The provisioning department, for example, whose responsibility is to provide the snacks and drinks for each flight, selects a flight attendant as “customer of the month. ” The provisioning department’s own board of directors makes the selection decision, as well as other departmental managerial decisions. Other departments have sent pizza and ice cream to their “internal customers”. Employees write letters commending the work of other employees or departments, and these letters are valued as much as those from “external customers”.
When problems do occur between departments, the employees work out solutions in supervised meetings. Employees exhibit the same attitude of altruism and “luv” (Southwest’s term for its relationship with its customers) to other groups as well. A significant portion of Southwest employees volunteer their time at Ronald McDonald Houses throughout Southwest’s service territory. When the company purchased a small regional airline, employees personally sent cards and company T-shirts to their new colleagues to welcome them to the Southwest family. They demonstrate similar caring to the company itself.
As gasoline prices rose during the period of the Gulf War in the early 1990s, many of the employees created the “Fuel from the Heart Program,” donating fuel to the company by deducting the cost of one or more gallons from their paychecks.
Acting in the company’s best interests is also directly in the interest of the employees. Southwest has a profit-sharing plan for all eligible employees; and unlike many of its competitors, Southwest consistently has profits to share. Employees also can purchase Southwest stock at 90 percent of market value; at least 13 percent of Southwest’s employees own the company’s stock.
Although approximately 81 percent unionized, the company has a history of good labor relations. (7) Southwest Airlines is a low cost operator.
According to Harvard University professor John Kotter, setting the standard for low costs in the airline industry does not mean Southwest is cheap. “Cheap is trying to get your prices down by nibbling costs off everything ( [firms like Southwest Airlines] are thinking ‘efficient,’ which is very different. ( They recognize that you don’t necessarily have to take a few pennies off of everything.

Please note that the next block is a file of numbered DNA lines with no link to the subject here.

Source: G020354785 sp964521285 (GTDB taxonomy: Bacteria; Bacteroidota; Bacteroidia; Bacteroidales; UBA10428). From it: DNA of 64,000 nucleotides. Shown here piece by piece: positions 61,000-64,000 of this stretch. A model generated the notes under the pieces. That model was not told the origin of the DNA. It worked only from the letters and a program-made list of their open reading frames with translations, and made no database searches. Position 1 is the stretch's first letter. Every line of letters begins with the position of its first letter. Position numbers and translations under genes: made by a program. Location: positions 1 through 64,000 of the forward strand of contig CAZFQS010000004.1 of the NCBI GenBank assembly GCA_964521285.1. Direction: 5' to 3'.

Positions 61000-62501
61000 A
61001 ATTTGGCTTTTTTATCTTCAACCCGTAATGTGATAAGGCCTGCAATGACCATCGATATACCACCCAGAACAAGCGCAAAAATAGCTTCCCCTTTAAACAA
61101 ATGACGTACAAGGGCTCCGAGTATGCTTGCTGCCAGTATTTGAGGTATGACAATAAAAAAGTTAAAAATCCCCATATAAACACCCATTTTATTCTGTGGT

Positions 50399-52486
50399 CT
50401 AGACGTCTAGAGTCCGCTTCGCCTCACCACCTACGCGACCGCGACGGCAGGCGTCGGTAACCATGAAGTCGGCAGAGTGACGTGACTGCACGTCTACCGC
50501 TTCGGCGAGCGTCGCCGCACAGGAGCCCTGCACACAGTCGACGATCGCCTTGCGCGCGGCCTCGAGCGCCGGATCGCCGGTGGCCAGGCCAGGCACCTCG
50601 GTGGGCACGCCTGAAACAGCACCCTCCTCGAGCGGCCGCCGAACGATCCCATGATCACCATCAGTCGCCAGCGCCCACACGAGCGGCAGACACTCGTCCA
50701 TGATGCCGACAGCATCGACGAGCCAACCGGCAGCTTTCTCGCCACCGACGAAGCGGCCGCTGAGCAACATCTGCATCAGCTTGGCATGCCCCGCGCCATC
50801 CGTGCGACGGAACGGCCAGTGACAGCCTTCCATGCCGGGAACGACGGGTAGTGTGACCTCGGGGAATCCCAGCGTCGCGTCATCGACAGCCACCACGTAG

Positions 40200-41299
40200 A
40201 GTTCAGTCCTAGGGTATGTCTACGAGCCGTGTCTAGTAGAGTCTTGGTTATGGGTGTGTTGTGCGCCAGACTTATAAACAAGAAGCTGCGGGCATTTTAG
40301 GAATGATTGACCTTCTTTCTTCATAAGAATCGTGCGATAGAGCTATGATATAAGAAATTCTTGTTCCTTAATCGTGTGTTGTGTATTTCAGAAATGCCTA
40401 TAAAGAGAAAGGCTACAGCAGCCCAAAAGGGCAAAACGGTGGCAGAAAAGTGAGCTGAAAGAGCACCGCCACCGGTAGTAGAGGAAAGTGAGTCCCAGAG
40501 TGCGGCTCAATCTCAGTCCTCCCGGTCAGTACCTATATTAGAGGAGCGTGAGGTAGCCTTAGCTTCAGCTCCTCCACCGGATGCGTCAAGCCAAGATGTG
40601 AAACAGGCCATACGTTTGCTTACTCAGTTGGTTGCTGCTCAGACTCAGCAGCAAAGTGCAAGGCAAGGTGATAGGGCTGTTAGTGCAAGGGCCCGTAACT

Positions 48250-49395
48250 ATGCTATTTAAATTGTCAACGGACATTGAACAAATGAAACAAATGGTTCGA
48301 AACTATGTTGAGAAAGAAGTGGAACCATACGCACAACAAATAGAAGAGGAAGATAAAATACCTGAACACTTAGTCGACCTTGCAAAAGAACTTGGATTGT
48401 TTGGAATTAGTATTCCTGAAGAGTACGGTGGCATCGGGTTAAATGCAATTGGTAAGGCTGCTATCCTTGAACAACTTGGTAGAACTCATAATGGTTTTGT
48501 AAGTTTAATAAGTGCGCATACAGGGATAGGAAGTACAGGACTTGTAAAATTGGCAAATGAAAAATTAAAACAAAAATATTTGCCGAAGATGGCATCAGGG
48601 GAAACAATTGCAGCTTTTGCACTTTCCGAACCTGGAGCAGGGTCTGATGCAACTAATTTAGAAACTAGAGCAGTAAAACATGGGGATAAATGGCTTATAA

Sometimes you might even spend more.
” (8) By buying one type of plane—the Boeing 737 — Southwest saves both on pilot training and on maintenance costs. The cheap paradigm would favor used planes; Southwest’s choice results in the youngest fleet of airplanes in the industry because the model favors high productivity over lower capital expenditures. Southwest currently operates a fleet of 381 Boeing 737 jets with the following configuration: (9) TYPE OF 737NUMBER OF AIRCRAFTSEATS PES AIRCRAFT 737-20026122 737-300194137 737-50025122 737-700136137
By utilizing each plane an average of 12 hours per day, Southwest is able to make more trips with fewer planes than any other airline. Since May 1988 Southwest Airlines has won the monthly “Triple Crown” distinction of airline service ( Best On-Time Record, Best Baggage Handling, and Fewest Customer Complaints ( more than 30 times.
From 1992 through 1996 Southwest won the annual “Triple Crown” every year. (10) Southwest’s Ongoing Challenges Despite its impressive record of success, Southwest Airlines has pressing concerns to address. Management worries about the effects on morale of limited opportunities for promotion.
The company has created “job families” with different grade levels so that employees can work their way up within their job category. However, after five or six years employees begin to hit the maximum compensation level for their job category.